Architect Walter Netsch designed his home in Chicago as a dynamic multi-level open-plan space, governed by a complex geometry. Decades later, SOM's design team has transformed the space to suit the lifestyle, needs, and aesthetic of the home's new owners.
For the cover story of the December 2020 issue, the Italian design and architecture magazine Abitare profiles SOM's precise renovation of architect Walter Netsch's historic Chicago home.
Three SOM projects—Baltimore Sun, the Netsch House, and 800 W Fulton—have received gold and platinum awards in interior design in the annual Muse Design Awards program.
Dwell magazine features the Netsch Residence, designed by the late Walter Netsch in 1974, and restored in 2019 by SOM in collaboration with the current owners. The Chicago residence demonstrates the design philosophy Netsch called field theory—an ordering system based on complex geometries that establish intricate relationships between form and function.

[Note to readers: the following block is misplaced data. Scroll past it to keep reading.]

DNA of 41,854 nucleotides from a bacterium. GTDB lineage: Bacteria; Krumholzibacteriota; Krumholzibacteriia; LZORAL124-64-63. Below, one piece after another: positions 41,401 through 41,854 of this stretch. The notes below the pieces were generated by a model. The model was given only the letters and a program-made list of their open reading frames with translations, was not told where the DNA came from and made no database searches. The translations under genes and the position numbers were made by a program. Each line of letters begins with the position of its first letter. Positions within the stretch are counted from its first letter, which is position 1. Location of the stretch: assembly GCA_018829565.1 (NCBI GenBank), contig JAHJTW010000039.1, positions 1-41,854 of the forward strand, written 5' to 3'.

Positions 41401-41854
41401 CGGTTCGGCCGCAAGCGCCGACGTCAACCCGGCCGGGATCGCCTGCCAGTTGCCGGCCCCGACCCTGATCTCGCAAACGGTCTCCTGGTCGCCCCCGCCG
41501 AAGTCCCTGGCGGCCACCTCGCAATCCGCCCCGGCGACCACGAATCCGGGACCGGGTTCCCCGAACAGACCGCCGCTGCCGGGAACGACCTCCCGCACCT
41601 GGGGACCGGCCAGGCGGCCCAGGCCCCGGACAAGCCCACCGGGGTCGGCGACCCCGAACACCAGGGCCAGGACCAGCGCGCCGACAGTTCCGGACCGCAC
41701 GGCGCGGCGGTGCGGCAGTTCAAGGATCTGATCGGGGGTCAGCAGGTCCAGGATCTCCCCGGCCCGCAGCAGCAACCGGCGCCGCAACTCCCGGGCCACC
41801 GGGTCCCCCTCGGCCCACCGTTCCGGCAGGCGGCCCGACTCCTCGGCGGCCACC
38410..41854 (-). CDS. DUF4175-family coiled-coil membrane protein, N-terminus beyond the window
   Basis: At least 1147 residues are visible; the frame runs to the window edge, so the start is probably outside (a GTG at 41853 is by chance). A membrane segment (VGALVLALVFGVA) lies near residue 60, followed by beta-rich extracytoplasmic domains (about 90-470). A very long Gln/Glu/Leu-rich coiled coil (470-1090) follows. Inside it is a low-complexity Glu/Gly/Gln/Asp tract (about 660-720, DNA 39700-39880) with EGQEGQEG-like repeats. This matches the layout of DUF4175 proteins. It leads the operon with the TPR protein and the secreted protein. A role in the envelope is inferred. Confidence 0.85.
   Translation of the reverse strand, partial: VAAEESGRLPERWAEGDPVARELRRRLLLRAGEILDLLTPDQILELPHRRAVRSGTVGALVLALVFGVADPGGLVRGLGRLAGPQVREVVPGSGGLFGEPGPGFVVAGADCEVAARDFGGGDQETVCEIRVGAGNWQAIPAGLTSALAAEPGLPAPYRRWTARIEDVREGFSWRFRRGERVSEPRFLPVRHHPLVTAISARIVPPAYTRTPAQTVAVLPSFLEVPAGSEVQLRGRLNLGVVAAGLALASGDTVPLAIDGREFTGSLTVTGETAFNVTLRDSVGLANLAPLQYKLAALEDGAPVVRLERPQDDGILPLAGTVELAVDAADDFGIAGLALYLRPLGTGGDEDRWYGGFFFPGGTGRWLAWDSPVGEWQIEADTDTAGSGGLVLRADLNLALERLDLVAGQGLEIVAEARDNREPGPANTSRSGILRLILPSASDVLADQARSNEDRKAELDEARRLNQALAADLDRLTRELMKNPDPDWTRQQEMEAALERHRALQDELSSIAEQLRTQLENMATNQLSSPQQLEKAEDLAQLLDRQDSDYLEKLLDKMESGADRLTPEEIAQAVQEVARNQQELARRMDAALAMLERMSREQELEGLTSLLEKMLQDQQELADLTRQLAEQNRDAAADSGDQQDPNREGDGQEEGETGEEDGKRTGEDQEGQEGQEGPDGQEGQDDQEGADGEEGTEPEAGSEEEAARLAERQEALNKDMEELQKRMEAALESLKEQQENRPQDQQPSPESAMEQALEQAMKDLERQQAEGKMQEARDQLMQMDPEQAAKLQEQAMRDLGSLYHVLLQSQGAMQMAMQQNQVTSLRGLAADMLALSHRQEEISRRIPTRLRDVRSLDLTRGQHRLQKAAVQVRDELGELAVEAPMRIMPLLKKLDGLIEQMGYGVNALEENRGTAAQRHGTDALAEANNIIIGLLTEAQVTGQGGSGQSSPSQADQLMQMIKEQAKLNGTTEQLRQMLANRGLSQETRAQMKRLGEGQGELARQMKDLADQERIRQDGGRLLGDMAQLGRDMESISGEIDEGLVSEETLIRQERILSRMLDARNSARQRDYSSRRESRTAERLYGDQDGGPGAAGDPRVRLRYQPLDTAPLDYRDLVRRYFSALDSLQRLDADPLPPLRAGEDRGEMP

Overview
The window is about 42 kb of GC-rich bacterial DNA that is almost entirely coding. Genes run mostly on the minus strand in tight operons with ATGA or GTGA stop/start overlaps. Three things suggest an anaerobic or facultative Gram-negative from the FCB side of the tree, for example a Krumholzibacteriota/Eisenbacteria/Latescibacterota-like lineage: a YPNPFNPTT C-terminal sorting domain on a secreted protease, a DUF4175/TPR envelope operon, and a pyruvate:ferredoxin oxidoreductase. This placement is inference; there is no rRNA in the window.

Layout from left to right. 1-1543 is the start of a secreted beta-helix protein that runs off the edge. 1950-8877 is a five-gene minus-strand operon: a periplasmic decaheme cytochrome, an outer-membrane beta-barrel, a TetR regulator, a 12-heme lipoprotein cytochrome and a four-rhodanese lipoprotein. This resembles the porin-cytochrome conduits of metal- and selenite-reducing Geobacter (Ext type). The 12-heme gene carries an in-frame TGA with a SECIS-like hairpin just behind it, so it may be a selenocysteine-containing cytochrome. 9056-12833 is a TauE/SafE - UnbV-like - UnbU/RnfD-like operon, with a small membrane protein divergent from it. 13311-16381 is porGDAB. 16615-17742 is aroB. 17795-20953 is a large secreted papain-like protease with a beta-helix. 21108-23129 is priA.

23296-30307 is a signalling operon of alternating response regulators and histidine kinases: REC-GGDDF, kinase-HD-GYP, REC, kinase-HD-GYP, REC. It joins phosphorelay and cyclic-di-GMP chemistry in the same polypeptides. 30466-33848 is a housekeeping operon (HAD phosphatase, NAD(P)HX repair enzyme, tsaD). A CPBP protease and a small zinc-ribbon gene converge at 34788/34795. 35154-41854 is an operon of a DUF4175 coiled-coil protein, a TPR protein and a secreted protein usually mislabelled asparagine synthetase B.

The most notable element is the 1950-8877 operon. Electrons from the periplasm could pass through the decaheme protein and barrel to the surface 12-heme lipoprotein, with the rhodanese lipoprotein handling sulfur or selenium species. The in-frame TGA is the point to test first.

The Netsch Residence Renovation was honored in Interior Design Magazine's Best of Year Awards as the overall category winner in the Residential Transformation category. The Chicago home was designed by SOM partner Walter Netsch and completed in 1974. A team from SOM's Chicago office worked with the home's current owners to return it to its original vision.
Curbed Chicago features SOM's award-winning renovation of the Netsch Residence. The house, originally designed by former SOM partner Walter Netsch (1920 – 2008), demonstrates the design philosophy of field theory that Netsch incorporated in much of his work.
The West Loop Branch of the Chicago Public Library, the Taylor Street Apartments and Little Italy Branch Library, and the Netsch Residence Renovation projects have been named as finalists in Interior Design Magazine's Best of Year Awards.